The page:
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Chuck Schumer Tells Apple and Google To "Curb Your Spy Planes" 302

mk1004 writes with news from The Register that U.S. Senator Charles Schumer of New York has written to Apple and Google regarding their use of 'military-grade spy planes.' The Senator claims concerns ranging from voyeurism to terrorism. Suggested protections: Warn when areas are going to be imaged, give property owners the right to opt out, and blurring of individuals. Schumer seems happy enough, though, with the more detailed versions of such surveillance being in the hands of law enforcement agencies, and phrases his complaint to emphasize what he perceives as risks to infrastructure brought about by detailed maps that anyone can browse: "[I]f highly detailed images become available, criminals could create more complete schematic maps of the power and water grids in the United States. With the vast amount of infrastructure across the country, it would be impossible to secure every location."
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Chuck Schumer Tells Apple and Google To "Curb Your Spy Planes"

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  • by MozeeToby ( 1163751 ) on Wednesday June 20, 2012 @11:48AM (#40386071)

    GPS used to have a 1km fudge factor inserted into it to prevent people using it for terrorist activities.

    Not that I'm entirely sure how I feel about Google using drones to improve Google Earth. If I have a privacy fence up... well, it's to protect my privacy. Taking pictures from a low flying drone isn't much different than leaning a ladder against the fence and climbing up to peer over. On the other hand, it's a one time thing (or at least rare) and the same viewing angle can be achieved any number of ways that people don't have a problem with (if nothing else manned aircraft). I think I'm actually going to have to think about this one a bit...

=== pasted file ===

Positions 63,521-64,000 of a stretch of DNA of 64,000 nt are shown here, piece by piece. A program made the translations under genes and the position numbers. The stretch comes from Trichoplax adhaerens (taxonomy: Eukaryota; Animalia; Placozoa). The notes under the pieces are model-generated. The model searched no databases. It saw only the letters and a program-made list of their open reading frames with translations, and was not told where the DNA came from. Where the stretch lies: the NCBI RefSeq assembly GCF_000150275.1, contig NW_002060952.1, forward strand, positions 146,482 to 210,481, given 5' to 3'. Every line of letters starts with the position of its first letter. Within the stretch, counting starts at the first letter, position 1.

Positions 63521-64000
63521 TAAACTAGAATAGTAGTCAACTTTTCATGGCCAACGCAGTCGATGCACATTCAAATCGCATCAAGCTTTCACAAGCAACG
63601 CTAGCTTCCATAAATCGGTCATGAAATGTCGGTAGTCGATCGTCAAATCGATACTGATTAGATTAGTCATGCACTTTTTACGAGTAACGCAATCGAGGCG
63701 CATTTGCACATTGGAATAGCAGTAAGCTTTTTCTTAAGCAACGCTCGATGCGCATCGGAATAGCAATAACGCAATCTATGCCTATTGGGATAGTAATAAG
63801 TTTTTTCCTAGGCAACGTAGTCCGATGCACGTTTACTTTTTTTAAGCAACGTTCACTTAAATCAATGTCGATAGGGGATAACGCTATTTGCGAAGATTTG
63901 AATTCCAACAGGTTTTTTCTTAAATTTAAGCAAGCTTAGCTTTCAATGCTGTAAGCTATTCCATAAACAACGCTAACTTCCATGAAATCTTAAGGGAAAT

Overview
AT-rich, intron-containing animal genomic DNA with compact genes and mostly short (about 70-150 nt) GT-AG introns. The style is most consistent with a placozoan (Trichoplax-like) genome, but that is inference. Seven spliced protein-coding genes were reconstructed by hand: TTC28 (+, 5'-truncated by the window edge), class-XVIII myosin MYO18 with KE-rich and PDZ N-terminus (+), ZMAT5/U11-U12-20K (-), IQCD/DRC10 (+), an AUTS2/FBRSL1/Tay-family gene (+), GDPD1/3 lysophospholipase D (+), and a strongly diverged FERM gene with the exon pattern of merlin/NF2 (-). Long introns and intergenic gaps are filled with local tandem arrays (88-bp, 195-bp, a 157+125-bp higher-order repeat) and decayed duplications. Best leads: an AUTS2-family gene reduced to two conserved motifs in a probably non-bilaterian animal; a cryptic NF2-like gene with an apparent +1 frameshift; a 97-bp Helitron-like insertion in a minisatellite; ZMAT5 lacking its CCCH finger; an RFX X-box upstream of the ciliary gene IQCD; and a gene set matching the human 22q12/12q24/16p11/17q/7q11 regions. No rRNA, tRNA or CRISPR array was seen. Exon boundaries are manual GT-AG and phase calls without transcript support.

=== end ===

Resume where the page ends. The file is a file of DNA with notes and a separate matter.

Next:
• by Bigby ( 659157 ) on Wednesday June 20, 2012 @12:14PM (#40386445)

    What about someone's freedom to watch you real-time? You need to take appropriate measures to stop it by being on private property inside a building and away from windows. It is your responsibility to protect your privacy.

    As mentioned in another window, wait for things like Google Glasses. Everything could be recorded everywhere. You can't make the glasses illegal. You can't make a law that says, "When technology is too good, it can't do this or that".

  • by RobertLTux ( 260313 ) <{gro.nitramecnerual} {ta} {trebor}> on Wednesday June 20, 2012 @12:38PM (#40386785)

    the thing is tech should always be "polite" when it has capabilities to this level.

    I have no problems with a sat shot of my house every 9 months or so.

    what i have a problem with is somebody filming my house 24/7/52

    photo showing that my backyard has a pool = not a problem
    film of my 5 year old daughter swimming in said pool = BIG PROBLEM

    so your rights to film my property end at the point where my rights to forcefully defend said property.

    (aka i need to be able to file an OPT OUT with you)